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  • Every Sunday my Lebanese grandmother Alexandria cooked lunch for our family, her 4 daughters, their husbands, children and grandchildren. Many people. Probably 20 or so. We kids ate on TV trays in the living room watching Roller Derby, which on Sunday was the only TV allowed. Alexandria loved Roller Derby. There was hectic banter in three languages, Arabic, French and English,Oud music blasting, the sensual collison of cinnamon, allspice ,Turkish tobacco, Jungle Gardenia perfume, roasting lamb, pita bread baking, octopus steaming in a pot on the stove with lavender froth,it's beautiful pink tentacles boiling in black inky water and garlic. Sandalwood incense permeates the air.
    I would slyly beg her for the Turkish delight, a jellied confection scented with fragrant orange or rose blossom water studded with sweet nuts in cubes, or rather glistening jewel colored cubes dusted in caster sugar kept in a box at the back of her goodie cupboard like contraband or erotica. They were kept in a box with the picture of a woman dressed in veils on the lid.
    I loved the mauve pink ones that tasted like roses, I believed them to be what I knew sex was.

    There was amardine, a thick paste made of dried apricots and rolled into a slab. Yvonne called it shoe leather; one would tear off a piece and hold it in one’s mouth till it dissolved, leaving apricot infused in every cell.

    Very often, during those Sunday lunches I would sit alone in my grandmother’s garden, near the Virgin Mary statue, old westside hazy and magnolia like, engulfed in roses and assimilate the apricot, watching LA in the early 60’s build Century City.

    We would play ‘ya dust’, a betting game with a wishbone. We played it on those Sundays when she prepared a chicken or turkey that was stuffed with a rice pilaf, studded with blanched almonds and ground lamb redolent with cinnamon and allspice, roasted till the bird shone a chestnut brown and when carved aromas filled the room and we all sat in awe, once again, of Alexandria’s magic.

    When the bird was eaten down to the bone, we all vied for the wishbone to begin the game. Break and Bet. The game rules were that one could not pass anything hand to hand with out saying ‘be baa lek’ which means ‘ I remember’ (recalling the game, etc) if ‘be baa lek' was not said at that very moment the other person claimed ‘ya dust ( which I gather meant, I won you fool! )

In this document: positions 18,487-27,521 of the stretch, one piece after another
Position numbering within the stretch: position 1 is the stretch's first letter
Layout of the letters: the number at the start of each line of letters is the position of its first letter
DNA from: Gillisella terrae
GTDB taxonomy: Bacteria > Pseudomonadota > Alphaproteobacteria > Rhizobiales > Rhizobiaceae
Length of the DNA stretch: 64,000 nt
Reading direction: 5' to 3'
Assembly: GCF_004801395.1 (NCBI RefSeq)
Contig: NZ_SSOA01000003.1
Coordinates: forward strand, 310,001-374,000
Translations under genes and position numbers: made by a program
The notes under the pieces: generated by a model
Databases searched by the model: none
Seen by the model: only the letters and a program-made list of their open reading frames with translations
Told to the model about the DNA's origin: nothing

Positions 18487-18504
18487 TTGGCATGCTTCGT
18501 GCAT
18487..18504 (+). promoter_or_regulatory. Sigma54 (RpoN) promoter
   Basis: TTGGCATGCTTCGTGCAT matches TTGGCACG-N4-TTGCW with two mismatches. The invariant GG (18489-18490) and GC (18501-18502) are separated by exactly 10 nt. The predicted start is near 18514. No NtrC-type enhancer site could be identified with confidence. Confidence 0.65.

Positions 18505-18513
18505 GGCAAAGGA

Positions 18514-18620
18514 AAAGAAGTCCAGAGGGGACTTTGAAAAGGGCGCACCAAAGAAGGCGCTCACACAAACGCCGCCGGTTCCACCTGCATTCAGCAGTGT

and win the bet.
    Every time we played ‘ya dust’, Alexandria would remind us of the story of how she won the Kirmin rug in her living room from her longtime friend Kahil Gibran, the illustrious poet and great admirer of her cooking.

    I do not recall how they met, but Alexandria’s salon was always filled with amazing friends who were artists and musicians, writers, poets, actors. They were often at her home sharing lively evenings, drinking Arak, smoking Turkish tobacco from the large nagile that sat regally exotic and tall, brass based with long woven colored tubes like tentacles with ivory mouth pieces.
    At one of these soirees they supposedly ate a bird and broke a bone and placed a bet.

    Kahlil chose as his potential prize a huge Lebanese feast prepared by Alexandria and she chose the Kirmin rug she admired from his home. Five years passed as the most clever of manipulations and taunting prevailed, but on one particular visit she prepared his favorite delight, la ham ba jeen, a flaky pastry filled with lamb sautéed in ghee with onions, a measure of allspice, pomegranate molasses sprinkled with roasted pine nuts and pomegranate seeds. As he entered her home, he was overcome by the fragrance of the pastries baking in the oven, and I suppose he lost control of his will and she took a warm la ham ba jeen in her hand and passed it to his hand which he raised to his mouth and as his pallate exploded with joy, Alexandria smiled coyly and exclaimed,
    Ya dust!


    photo: Alexandria in the middle. Yvonne to her right, Evelyn to her left, Renee behind her. Photo likely Taken by Selwa.
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